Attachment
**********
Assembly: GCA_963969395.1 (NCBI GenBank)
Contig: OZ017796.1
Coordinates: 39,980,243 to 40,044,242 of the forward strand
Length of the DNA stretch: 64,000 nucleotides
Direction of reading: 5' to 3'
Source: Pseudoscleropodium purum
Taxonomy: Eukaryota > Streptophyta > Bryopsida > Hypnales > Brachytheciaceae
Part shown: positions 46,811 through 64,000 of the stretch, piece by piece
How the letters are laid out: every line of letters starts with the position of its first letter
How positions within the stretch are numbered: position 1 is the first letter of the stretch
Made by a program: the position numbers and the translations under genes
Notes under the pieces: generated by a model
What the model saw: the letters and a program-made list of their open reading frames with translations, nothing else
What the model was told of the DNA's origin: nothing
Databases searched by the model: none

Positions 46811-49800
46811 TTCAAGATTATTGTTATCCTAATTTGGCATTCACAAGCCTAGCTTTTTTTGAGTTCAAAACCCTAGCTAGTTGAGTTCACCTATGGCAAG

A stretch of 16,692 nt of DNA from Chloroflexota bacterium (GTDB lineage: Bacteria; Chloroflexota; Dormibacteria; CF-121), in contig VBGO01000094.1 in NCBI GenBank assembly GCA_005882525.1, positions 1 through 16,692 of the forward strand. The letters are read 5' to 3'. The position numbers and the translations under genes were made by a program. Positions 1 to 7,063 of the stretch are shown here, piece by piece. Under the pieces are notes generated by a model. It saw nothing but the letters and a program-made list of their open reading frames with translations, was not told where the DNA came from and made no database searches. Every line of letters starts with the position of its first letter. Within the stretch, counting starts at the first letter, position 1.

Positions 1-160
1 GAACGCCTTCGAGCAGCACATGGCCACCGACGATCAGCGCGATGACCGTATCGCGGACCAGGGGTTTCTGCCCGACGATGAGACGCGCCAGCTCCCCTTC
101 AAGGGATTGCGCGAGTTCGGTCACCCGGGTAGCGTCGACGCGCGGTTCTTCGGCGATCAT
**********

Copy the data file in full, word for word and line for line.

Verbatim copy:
Assembly: GCA_963969395.1 (NCBI GenBank)
Contig: OZ017796.1
Coordinates: 39,980,243 to 40,044,242 of the forward strand
Length of the DNA stretch: 64,000 nucleotides
Direction of reading: 5' to 3'
Source: Pseudoscleropodium purum
Taxonomy: Eukaryota > Streptophyta > Bryopsida > Hypnales > Brachytheciaceae
Part shown: positions 46,811 through 64,000 of the stretch, piece by piece
How the letters are laid out: every line of letters starts with the position of its first letter
How positions within the stretch are numbered: position 1 is the first letter of the stretch
Made by a program: the position numbers and the translations under genes
Notes under the pieces: generated by a model
What the model saw: the letters and a program-made list of their open reading frames with translations, nothing else
What the model was told of the DNA's origin: nothing
Databases searched by the model: none

Positions 46811-49800
46811 TTCAAGATTATTGTTATCCTAATTTGGCATTCACAAGCCTAGCTTTTTTTGAGTTCAAAACCCTAGCTAGTTGAGTTCACCTATGGCAAG

A stretch of 16,692 nt of DNA from Chloroflexota bacterium (GTDB lineage: Bacteria; Chloroflexota; Dormibacteria; CF-121), in contig VBGO01000094.1 in NCBI GenBank assembly GCA_005882525.1, positions 1 through 16,692 of the forward strand. The letters are read 5' to 3'. The position numbers and the translations under genes were made by a program. Positions 1 to 7,063 of the stretch are shown here, piece by piece. Under the pieces are notes generated by a model. It saw nothing but the letters and a program-made list of their open reading frames with translations, was not told where the DNA came from and made no database searches. Every line of letters starts with the position of its first letter. Within the stretch, counting starts at the first letter, position 1.

Positions 1-160
1 GAACGCCTTCGAGCAGCACATGGCCACCGACGATCAGCGCGATGACCGTATCGCGGACCAGGGGTTTCTGCCCGACGATGAGACGCGCCAGCTCCCCTTC
101 AAGGGATTGCGCGAGTTCGGTCACCCGGGTAGCGTCGACGCGCGGTTCTTCGGCGATCAT